Fraser Smith

Senior News Analyst

Fraser Smith has been in the news business for over 30 years.  He began his reportorial career with the Jersey Journal, a daily New Jersey newspaper and then moved on to the Providence Journal in Providence, Rhode Island. In 1969 Fraser won a prestigious American Political Science Association Public Affairs Fellowship, which enabled him to devote a year to graduate study at Yale University.  In 1977, Fraser was hired away by The Baltimore Sun where in 1981, he moved to the newspaper's Washington bureau to focus on policy problems and their everyday effect on Marylanders.  In 1983, he became the Sun's chief political reporter.

During his career as a reporter, Fraser was the recipient of numerous journalism awards: from UPI New England in 1973, from AP New England in 1974 and 1975, from Roy W. Howard in 1975, from Maryland-Delaware-D.C. Press Association in 1981, and from Sigma Delta Chi in 1986.  His Sun series on lead paint poisoning, which he wrote with his wife, Eileen Canzian, won first place and best of show honors in 1987 from the Maryland-Delaware-D.C. Press Association.  Between 1999 and 2003, he has served as an editorial writer and columnist for the Sun.

Ways To Connect

Tom Chalkley

Remember when cooperation between political leaders was almost routine? Can’t remember back that far? Neither can I. 

Fraser Smith talks to wypr's Karen Hosler about the significance behind this week's meeting of Maryland's congressional delegation and Governor Larry Hogan. How will the state's Republican Governor and its mostly Democrat delegation work together - and how will the state's agenda change?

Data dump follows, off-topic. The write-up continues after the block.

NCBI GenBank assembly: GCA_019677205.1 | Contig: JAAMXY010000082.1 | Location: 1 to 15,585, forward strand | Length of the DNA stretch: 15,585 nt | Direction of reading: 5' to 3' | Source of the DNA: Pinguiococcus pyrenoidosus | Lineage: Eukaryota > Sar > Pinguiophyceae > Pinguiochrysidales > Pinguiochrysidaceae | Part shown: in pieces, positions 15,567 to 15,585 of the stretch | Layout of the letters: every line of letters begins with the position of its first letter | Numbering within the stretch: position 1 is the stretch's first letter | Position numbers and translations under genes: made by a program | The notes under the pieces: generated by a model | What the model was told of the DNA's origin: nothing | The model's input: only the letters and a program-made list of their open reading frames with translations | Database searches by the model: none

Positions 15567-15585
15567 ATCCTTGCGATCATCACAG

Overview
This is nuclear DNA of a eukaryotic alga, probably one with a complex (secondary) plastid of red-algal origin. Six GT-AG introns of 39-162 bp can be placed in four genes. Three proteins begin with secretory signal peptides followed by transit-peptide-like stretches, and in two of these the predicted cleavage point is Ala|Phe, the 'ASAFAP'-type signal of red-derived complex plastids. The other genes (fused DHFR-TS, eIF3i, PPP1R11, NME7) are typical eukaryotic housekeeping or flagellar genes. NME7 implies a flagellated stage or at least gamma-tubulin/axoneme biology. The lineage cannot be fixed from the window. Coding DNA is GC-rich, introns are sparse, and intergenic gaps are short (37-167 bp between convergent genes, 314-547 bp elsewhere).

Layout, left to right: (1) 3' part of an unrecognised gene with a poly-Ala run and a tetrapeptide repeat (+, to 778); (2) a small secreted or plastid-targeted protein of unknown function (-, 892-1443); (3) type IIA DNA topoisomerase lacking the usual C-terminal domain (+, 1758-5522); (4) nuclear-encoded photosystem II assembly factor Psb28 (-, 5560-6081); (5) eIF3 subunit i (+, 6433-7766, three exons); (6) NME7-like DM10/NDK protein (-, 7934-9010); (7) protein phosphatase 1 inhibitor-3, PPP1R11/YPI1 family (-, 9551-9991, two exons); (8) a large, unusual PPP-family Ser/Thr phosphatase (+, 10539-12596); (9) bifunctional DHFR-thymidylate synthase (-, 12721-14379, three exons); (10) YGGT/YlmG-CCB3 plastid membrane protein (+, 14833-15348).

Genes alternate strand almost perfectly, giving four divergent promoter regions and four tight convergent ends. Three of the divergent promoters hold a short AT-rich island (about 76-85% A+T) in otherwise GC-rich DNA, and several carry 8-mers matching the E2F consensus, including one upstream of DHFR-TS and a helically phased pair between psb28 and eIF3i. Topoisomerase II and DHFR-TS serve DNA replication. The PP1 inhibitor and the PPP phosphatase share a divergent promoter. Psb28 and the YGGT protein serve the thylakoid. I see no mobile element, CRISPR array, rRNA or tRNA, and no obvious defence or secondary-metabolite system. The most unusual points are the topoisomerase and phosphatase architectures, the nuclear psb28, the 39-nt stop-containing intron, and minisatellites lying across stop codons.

WYPR's Fraser Smith talks to Amanda Yeager, the government and development reporter for The Howard County Times about Allan Kittleman's first few months on the job. 

WYPR's Statehouse Reporter Chris Connelly says Assembly Republicans are nearly eup0horic as they work on Gov. Larry Hogan’s budget. Thought amended and re-arranged by House Democrats, they believe the spending plan would have been much more expensive had a Democrat been in the governor’s office. The document will be approved or amended when it goes to the state senate.  

Tom Chalkley

President Obama’s speech in Alabama two weeks ago properly elevated Selma to the status of defining moment in the history of our nation – and urged us to make it a touchstone for the future. WYPR’s Senior News Analyst Fraser Smith comments in his weekly essay.

WYPR's Karen Hosler reports on a poll showing that 54 percent of poll respondents believe the storm water abate fee was actually a tax on Rain. Not so. Clever political operatives dubbed it the “rain tax.” The unpopular levy was imposed as another important way to control harmful runoff into the Chesapeake Bay.   

   

    

WYPR's Fraser Smith talks to Bryan Sears from The Daily Record about the various bills in front of The General Assembly that effect those with a criminal record.  One bill allows for the expungement of criminal convictions that are no longer crimes - it's passed the State Senate and it's on the way to the House of Delegates.   Smith and Sears discuss the various legislation making its way to Governor Larry Hogan's desk. 

Fraser Smith talks to WYPR's Statehouse Reporter, Christopher Connelly about the buzz in The General Assembly regarding who is jockeying for congressional seats left open when those politicians jockey for Mikulski's seat. 

Tom Chalkley

Mayor Stephanie Rawlings-Blake calls upon the black men of Baltimore to become mentors and activists in the fight against crime.


WYPR's Fraser Smith talks to City Reporter, P. Kenneth Burns about Mayor Stephanie Rawlings-Blake's State of the City Address.  She focused attention on African-American men in the city and criticized her city council.  

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